Yesterday we borrowed some gardening tools from our new friend Jenny, and Allyson dug a little hole in the soft dirt in our entryway. The timing was perfect because a neighbor had just dug out some greenery that the home inspector identified as a termite hazard, and it had rained afterward.

"Should we pray before, or after?" I asked.

"Can we pray while I dig?" she asked.

So I prayed about Fluffy returning to the dust and becoming part of God's good earth. Again, I prayed for Allyson's comfort and asked God to help us remember the good times with her. Allyson sobbed again, harder than she had the night before. I held her close, and we swayed silently.

After she'd placed the tiny toothpick cross she'd made, we each recounted our favorite memories of Fluffy. I talked about how she ran so fast that she went upside down on her wheel and fell off. Allyson talked about the fun of showing her to friends, and playing with her in the bathtub. We both laughed over the way Arwen liked to lean up against the bars, nose to nose with an oblivious Fluffy. (She had just started to make tentative swipes with her paws, and I think it was a mercy that Fluffy passed peacefully in her sleep, that she went "gentle into that good night.")

After the funeral, Allyson dried her tears and enjoyed the rest of her afternoon.

Other than losing Fluffy, we had a really good week. On Saturday, and then again on Wednesday, we made pumpkin chocolate chip cookies and handed them out to our new friends in the neighborhood. Allyson did all the measuring on the second batch, which turned out even better than the first.

I had just met one of the recipients this past Saturday. Her name is Amanda, and she was the best friend of our house's former owner, Jackie. It turns out that both of us are total hippies. Like me, she grinds her own grain and bakes bread, and she's into making her own cleaning solutions out of Dawn, vinegar, Borax, etc. The four cookies we brought her netted me a dinner invitation for next Tuesday. Reminds me of the time we got a homemade pumpkin pie after we brought our old neighbors candy canes.

Even better, we finally got to meet the people who bought our first dream house. One of our other neighbors wasn't home when we tried to drop off some cookies, so I told Allyson, "Why don't we take these cookies over to the new family?" (They'd moved in about a month after we moved into our house.)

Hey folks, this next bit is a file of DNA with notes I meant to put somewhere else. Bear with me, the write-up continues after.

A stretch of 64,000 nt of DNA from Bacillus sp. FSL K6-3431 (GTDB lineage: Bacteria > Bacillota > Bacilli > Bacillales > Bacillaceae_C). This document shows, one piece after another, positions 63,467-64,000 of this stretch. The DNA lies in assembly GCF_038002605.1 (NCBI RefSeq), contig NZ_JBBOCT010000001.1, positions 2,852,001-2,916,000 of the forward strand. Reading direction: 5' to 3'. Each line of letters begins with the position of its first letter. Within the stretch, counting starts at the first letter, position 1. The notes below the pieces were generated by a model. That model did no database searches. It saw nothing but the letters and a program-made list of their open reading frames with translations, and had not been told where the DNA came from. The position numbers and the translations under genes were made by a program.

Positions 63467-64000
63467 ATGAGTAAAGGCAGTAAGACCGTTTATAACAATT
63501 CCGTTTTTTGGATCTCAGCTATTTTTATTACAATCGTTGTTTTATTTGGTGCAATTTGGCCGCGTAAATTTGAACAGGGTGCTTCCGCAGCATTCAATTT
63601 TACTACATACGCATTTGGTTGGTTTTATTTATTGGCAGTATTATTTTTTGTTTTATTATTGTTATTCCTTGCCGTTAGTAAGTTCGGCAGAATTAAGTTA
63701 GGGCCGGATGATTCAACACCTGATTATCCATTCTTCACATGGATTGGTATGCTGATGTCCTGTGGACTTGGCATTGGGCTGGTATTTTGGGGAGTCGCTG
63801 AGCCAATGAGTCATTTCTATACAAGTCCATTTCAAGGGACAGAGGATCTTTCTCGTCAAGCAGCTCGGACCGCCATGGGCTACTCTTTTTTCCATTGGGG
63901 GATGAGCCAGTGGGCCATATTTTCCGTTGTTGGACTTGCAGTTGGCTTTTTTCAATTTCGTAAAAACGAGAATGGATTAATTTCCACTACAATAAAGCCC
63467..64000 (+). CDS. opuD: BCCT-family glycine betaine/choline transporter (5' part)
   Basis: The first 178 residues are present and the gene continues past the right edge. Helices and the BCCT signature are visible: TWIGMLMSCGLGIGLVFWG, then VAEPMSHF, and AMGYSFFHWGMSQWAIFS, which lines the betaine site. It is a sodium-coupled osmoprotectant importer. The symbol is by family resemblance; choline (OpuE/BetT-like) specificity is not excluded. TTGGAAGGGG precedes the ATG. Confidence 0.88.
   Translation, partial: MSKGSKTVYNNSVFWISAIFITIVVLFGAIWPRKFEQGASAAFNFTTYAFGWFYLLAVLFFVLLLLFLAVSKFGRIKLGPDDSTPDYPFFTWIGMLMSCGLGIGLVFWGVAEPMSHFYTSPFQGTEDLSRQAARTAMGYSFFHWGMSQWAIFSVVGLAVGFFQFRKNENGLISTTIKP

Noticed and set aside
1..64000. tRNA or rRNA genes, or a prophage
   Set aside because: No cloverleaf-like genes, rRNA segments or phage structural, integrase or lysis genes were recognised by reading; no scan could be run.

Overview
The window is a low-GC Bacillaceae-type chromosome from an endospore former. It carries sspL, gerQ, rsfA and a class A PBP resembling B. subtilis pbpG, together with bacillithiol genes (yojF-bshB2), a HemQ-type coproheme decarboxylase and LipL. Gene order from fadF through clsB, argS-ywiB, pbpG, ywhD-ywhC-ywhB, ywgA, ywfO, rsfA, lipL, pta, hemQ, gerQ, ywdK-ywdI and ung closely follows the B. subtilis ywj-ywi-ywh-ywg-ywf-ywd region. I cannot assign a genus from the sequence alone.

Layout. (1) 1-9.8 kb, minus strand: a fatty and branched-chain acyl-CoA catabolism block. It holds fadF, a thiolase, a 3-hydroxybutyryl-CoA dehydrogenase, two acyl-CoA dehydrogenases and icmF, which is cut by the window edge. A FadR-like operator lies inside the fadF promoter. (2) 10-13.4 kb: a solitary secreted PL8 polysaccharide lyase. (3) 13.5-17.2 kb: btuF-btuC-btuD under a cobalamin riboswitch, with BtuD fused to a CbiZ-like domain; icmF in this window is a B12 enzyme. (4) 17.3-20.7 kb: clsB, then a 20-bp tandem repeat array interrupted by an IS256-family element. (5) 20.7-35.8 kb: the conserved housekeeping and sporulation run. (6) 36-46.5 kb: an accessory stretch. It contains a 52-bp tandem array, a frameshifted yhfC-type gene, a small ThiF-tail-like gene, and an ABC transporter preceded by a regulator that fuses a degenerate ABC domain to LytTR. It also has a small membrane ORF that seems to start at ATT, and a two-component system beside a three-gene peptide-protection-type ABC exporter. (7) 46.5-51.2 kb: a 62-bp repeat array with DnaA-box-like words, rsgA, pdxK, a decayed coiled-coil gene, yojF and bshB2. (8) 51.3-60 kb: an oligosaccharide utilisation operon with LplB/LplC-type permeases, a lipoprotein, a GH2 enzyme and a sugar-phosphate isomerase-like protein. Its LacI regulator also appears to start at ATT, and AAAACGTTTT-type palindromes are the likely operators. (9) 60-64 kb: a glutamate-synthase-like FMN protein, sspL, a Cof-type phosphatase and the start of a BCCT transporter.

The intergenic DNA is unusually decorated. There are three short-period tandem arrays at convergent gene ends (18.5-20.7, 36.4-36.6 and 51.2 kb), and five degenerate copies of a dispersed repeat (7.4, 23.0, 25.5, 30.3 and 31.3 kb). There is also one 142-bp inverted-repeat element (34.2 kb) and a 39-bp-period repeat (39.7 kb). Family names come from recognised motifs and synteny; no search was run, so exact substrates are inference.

So we traipsed right over there and knocked on the door. A pleasant young woman answered, and Allyson held out the cookies. I explained that we were handing out cookies for Halloween, and we wanted to welcome them to the neighborhood. Beaming, she invited us in even as she apologized for already being in pajamas at 5 in the afternoon. "I'm eight months pregnant," she explained, "and the first thing I do when I get home from work is get in my jammies."

"I understand," I said.

I learned that her name is Amber, and her husband's name is Dayton, and they are expecting their first child, a baby girl. They have a cute little Dachshund who loved playing with Allyson. Unlike me, Amber has a green thumb, and she said I can come over any time I want to tinker in the lush vegetable garden I fell in love with when we looked at the house.

She told us that the timing was perfect when they bought the house. They'd just paid the earnest money on another house, but she had cried as she remembered this house. It turns out that Dayton loved this house, too, so they withdrew their first offer and made another offer that same day. "There was just something about this house," she said with a smile.

"Yes, I know," I said. And then I told her the story of how we'd tried to buy it but then the deal had fallen through.

"So you're the first buyer!" she said.

I asked her about the foundation damage, and she said that they'd consulted a couple of structural engineers, who had disagreed about how bad the problem was. She and Dayton had decided to buy the house as is and deal with the foundation later. "Around here, every home is going to have a problem eventually," she said. I nodded in agreement; that was just what the foundation repair person had told me when he'd examined the house.

We both marveled at how everything had worked out. I told her how crushed I'd been, but I said I was happy now because I realized that this house was meant for their family, and my house was meant for mine. Because the house had been tied up for a few weeks with me, it was available for them when they were ready to buy. And the house meant for me had come into my price range at just the right time.

I don't know how God works out all these details, but aren't you glad that He does? And I love how he lets our paths cross with others who can bring such joy to our lives. Just a week ago I was feeling isolated here. Although my neighbors had all been quite friendly, what I really wanted was a close girlfriend on my street. Now I have four!